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Multiple oxidation state trace elements in suboxic waters off Peru: In situ redox processes and advective/diffusive horizontal transport

Abstract : Oxygen minimum zones (OMZs), where the concentrations of oxygen are at analytical detection limits, but sulfate reduction is not occurring, are termed suboxic and typically nitrate serves as the terminal electron ac-ceptor for heterotrophic respiration. Such respiration is highest near the top of OMZs where maxima in nitrite and other redox active species are observed. Within OMZs, the availability of free electrons for reduction reactions (pε) can range from −2 to 10 and at thermodynamic equilibrium could control the oxidation states of essential trace elements like iron and toxic ones like arsenic. In turn, this oxidation/reduction speciation affects trace element solubility and bioavailability, thus controlling their reactivity and transport. Field observations and mesoscale models demonstrate the increasing areal extent of oxygen minimum zones, but whether this in turn affects trace element cycling and fluxes remains to be verified. From current observations, it is difficult to determine the relative importance of in situ processes and lateral transport from boundaries to trace elements' redox cycling, which are typically highly redox-and biologically-active in these systems. Such processes could lead to the co-occurrence of redox species that are not controlled by a unique pε. In order to evaluate the effects of in situ redox processes versus advective/diffusive transport on trace elements, the cycling of nitrate/nitrite, iodate/iodide, Fe(II), As(III)/As(V), and hydrogen sulfide was examined in the low oxygen waters off the Peru shelf to the open South Pacific Ocean during the US GEOTRACES GP16 transect in 2013. Nitrite, Fe(II), and iodide were observed from the shelf to 95°W, while reduced forms of sulfur and arsenic were absent. Maxima in nitrite, Fe(II) and iodide were coincident, indicating the utilization of Fe(III), iodate and nitrate as terminal electron acceptors was possible. For iron, this finding was unexpected with regards to thermodynamics. However, closer inspection combined with advective/diffusive modeling of water column data and 228 Ra-based flux calculations, showed that benthic redox processes, coupled with westward isopycnal transport, influenced the chemical composition and redox speciation within the upper OMZ well offshore. This horizontal transport contributed to the coexistence of Fe(II) with nitrate, indicating that Fe redox chemistry is under kinetic, rather than thermodynamic, control.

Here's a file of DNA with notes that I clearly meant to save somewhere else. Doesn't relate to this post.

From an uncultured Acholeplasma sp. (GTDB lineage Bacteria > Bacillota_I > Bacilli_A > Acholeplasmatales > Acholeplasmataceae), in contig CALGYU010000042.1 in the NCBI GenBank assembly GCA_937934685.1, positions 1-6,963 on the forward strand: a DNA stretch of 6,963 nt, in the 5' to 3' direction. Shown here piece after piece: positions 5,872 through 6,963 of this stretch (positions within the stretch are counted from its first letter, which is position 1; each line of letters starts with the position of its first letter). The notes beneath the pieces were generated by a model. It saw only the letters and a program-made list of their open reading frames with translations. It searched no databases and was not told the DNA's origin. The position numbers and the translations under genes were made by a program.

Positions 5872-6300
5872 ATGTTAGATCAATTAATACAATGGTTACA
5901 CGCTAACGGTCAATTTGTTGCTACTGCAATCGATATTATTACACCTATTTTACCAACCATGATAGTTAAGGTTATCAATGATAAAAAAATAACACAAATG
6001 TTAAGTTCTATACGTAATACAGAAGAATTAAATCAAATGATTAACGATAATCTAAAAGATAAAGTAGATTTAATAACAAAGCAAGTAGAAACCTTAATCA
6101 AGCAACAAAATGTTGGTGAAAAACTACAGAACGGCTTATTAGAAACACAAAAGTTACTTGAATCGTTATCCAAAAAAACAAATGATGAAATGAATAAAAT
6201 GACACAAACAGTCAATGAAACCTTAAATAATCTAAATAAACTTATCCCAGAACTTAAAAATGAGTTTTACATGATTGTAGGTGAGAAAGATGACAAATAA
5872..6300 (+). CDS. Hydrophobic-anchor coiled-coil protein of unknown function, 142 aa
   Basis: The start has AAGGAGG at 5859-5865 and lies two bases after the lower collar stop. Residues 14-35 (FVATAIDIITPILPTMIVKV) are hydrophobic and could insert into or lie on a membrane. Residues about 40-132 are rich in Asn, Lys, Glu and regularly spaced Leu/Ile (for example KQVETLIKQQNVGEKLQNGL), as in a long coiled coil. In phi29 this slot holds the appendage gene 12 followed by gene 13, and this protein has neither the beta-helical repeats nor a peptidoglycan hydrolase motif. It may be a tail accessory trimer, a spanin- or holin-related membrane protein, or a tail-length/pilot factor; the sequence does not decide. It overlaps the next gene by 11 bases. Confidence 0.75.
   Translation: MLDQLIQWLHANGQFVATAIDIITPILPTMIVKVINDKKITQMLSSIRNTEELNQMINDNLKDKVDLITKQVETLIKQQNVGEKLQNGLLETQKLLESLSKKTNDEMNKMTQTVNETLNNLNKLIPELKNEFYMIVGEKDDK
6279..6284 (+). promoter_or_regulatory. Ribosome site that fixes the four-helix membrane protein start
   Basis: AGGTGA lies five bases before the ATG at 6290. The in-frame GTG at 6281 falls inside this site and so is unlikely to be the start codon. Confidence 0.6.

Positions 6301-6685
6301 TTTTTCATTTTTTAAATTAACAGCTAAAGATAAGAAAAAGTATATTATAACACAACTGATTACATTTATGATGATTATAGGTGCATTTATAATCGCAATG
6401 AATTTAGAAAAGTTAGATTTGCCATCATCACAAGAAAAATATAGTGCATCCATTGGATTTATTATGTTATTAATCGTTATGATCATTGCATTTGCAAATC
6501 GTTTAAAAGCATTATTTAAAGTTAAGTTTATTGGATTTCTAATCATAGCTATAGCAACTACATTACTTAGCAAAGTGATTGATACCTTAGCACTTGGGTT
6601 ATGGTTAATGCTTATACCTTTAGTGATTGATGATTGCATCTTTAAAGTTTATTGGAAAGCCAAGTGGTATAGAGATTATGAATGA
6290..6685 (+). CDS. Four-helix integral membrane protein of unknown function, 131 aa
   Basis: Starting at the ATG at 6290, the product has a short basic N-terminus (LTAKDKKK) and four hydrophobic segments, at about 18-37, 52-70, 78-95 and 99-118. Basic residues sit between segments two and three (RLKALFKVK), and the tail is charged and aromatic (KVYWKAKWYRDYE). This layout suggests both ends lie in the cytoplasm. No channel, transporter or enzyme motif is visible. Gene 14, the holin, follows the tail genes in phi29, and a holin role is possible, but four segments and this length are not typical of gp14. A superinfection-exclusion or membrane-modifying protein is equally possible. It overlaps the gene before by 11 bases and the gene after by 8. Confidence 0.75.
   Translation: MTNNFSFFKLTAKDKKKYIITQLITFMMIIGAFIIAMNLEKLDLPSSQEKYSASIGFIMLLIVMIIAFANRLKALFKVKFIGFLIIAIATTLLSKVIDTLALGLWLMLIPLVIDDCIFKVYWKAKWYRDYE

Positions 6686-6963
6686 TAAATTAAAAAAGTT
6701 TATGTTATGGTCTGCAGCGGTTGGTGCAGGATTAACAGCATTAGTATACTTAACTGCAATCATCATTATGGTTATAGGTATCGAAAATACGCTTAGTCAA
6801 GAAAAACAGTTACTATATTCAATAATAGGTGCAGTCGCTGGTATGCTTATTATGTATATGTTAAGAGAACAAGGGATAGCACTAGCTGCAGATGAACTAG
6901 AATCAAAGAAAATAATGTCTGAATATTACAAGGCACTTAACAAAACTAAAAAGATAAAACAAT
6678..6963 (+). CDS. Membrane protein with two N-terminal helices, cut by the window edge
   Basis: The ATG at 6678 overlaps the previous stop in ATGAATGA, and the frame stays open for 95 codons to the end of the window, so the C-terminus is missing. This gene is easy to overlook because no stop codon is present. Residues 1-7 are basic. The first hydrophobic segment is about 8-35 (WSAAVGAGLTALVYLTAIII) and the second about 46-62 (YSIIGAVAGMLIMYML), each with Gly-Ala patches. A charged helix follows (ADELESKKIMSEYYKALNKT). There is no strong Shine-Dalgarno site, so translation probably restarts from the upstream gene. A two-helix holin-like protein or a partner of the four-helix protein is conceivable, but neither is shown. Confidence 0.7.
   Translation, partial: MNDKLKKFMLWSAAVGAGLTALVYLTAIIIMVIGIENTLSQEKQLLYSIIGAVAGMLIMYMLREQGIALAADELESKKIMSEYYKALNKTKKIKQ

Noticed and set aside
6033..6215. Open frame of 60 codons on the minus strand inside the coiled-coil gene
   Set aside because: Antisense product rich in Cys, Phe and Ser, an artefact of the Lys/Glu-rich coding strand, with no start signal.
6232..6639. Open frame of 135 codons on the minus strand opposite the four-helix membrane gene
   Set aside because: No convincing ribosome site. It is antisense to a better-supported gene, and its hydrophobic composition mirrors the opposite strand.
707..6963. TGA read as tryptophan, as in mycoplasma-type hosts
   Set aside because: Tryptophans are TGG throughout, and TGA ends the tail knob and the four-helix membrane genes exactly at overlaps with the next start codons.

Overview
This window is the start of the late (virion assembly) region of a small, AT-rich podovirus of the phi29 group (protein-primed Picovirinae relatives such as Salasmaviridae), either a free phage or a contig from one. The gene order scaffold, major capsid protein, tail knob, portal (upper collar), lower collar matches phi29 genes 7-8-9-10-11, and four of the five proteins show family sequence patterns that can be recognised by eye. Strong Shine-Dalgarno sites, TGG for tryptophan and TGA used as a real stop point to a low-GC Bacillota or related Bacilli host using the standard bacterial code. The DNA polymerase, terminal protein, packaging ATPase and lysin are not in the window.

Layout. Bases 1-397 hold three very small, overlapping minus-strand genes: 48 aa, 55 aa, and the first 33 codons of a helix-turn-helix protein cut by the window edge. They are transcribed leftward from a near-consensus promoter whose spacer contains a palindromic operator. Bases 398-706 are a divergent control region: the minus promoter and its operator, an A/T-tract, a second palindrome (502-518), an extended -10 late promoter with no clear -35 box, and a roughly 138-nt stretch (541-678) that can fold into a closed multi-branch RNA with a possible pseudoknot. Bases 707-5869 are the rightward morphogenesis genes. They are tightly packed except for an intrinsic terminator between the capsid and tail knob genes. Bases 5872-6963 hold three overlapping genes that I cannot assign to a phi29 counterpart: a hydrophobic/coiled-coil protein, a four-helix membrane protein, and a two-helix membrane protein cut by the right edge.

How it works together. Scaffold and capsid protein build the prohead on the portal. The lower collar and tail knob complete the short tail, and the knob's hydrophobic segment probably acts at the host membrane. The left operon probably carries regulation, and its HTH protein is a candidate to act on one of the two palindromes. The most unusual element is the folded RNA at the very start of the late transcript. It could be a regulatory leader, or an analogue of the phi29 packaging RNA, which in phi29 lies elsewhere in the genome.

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Gregory Cutter, James Moffett, Maria Nielsdóttir, Virginie Sanial. Multiple oxidation state trace elements in suboxic waters off Peru: In situ redox processes and advective/diffusive horizontal transport. Marine Chemistry, Elsevier, 2018, 201, pp.77-89. ⟨10.1016/j.marchem.2018.01.003⟩. ⟨hal-02510973⟩



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